The severance package in Cvelbar included: (1) coverage for the employee and his dependents under the employer's group medical plan; (2) a lump sum severance payment; and (3) a monthly payment equal to the amount of the employee's deferred pension amount payable under the company's retirement plan until the employee reaches the age of 65 or otherwise begins receiving benefits under the retirement plan. Id. at 1371.

The Seventh Circuit held that the company's severance package would only be an ERISA plan if it was: (1) part of an ongoing administrative scheme, Fort Halifax Packing Co. v. Coyne, 482 U.S. at 12, 107 S. Ct. 2211; and (2) contained reasonably ascertainable terms, Diak v. Dwyer, Costello & Knox, P.C., 33 F.3d 809, 812 (7th Cir.1994). Cvelbar v. CBI Inc., 106 F.3d at 1374. In other words, the Seventh Circuit did not specifically consider whether the severance package also had to be a welfare and/or pension plan to be a plan under ERISA.

This court, however, believes that the reasoning in Cvelbar is wholly consistent with such a requirement. In Cvelbar, the Seventh Circuit expressly stated that an ERISA "plan, fund, or program" is an employee welfare and/or pension plan. Id. at 1373. In addition, it is entirely reasonable for the Seventh Circuit not to discuss whether the plan was a welfare and/or pension plan because the plan in Cvelbar contained elements of both. Specifically, the plan provided medical benefits to Cvelbar and his family. It also allowed Cvelbar to receive his retirement benefits under the company's retirement plan early.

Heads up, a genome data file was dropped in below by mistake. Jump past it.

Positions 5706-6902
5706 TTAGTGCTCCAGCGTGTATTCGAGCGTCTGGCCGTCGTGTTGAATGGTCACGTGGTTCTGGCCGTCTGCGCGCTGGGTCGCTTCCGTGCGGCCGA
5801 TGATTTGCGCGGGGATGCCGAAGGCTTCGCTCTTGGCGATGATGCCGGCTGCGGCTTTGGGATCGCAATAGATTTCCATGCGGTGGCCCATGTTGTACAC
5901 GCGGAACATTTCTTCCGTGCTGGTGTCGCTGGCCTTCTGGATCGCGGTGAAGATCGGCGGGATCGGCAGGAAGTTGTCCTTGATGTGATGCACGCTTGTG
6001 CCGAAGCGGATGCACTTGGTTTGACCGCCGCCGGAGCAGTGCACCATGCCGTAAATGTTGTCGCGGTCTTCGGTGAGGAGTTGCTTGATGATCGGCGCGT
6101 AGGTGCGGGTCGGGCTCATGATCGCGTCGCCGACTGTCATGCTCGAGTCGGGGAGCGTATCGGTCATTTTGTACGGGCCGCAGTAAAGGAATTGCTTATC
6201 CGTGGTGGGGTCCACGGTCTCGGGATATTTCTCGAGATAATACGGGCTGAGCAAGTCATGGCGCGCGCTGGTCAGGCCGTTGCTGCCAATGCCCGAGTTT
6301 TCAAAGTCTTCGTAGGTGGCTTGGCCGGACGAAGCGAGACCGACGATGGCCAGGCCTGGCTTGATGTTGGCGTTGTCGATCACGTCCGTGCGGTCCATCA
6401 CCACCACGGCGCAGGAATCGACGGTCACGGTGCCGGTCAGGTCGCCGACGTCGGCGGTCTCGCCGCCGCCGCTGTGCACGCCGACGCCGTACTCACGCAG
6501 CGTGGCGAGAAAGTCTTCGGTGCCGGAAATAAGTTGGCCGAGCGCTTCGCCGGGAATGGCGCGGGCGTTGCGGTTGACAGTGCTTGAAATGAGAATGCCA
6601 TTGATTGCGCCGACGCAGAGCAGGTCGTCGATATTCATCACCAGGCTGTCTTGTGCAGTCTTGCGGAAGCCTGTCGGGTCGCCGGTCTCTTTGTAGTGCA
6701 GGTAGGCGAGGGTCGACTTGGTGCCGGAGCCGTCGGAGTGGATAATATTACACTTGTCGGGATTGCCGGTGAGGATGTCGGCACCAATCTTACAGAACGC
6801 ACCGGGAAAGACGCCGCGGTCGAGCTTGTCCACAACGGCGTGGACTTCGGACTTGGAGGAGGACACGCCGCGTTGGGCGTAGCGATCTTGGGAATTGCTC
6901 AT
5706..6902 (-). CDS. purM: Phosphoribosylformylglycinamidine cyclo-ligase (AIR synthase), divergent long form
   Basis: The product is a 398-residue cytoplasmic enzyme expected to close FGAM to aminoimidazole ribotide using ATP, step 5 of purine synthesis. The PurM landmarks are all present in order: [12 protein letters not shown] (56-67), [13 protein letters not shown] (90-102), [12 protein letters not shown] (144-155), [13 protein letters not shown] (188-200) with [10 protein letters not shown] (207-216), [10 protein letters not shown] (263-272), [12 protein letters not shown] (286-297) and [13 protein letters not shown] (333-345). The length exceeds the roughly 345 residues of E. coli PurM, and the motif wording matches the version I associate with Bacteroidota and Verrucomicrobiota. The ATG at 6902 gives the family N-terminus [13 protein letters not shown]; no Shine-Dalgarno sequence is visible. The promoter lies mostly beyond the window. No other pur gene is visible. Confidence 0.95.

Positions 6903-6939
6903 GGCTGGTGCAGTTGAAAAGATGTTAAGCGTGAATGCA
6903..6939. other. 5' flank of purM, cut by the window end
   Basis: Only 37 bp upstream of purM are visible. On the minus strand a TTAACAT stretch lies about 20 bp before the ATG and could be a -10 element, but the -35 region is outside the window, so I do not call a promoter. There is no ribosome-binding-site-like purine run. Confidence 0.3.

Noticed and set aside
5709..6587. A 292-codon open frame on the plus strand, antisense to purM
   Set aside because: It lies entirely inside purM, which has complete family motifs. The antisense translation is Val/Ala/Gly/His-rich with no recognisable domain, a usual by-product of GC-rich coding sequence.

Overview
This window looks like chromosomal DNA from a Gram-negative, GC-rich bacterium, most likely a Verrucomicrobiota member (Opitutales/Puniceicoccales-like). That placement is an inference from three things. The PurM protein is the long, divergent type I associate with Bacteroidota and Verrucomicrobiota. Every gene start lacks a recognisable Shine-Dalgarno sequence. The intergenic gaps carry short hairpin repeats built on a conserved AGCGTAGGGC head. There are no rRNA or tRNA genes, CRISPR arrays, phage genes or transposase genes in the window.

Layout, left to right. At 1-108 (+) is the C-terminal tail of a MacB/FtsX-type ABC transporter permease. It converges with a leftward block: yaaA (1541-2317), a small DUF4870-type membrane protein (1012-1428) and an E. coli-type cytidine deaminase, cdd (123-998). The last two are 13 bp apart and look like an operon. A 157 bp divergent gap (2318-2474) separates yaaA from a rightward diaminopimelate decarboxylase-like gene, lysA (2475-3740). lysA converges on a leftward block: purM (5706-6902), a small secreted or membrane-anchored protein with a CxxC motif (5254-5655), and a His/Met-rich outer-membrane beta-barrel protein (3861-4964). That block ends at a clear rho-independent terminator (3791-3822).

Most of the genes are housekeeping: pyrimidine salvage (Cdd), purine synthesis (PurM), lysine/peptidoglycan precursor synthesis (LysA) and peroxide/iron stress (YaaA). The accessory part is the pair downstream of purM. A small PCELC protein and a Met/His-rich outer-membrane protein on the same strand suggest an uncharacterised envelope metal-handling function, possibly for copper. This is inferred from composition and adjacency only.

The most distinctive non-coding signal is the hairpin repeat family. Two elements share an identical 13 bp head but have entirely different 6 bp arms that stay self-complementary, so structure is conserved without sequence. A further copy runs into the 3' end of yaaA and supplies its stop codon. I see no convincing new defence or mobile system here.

Thus, the question in Cvelbar was whether the agreement containing the severance package was part of the requisite administrative scheme and had the reasonably ascertainable terms necessary to be an ERISA plan. This court believes that the nature of the plan at issue in Cvelbar led to the Seventh Circuit's focus on whether the administrative scheme and reasonably ascertainable term requirements had been met. The Seventh Circuit's discussion of the welfare/pension aspects of the severance package and its specific reference to the definition of a "plan" and a welfare and/or pension plan, in this court's opinion, means that the Seventh Circuit would require a plan to have a welfare or pension element to qualify as an ERISA plan.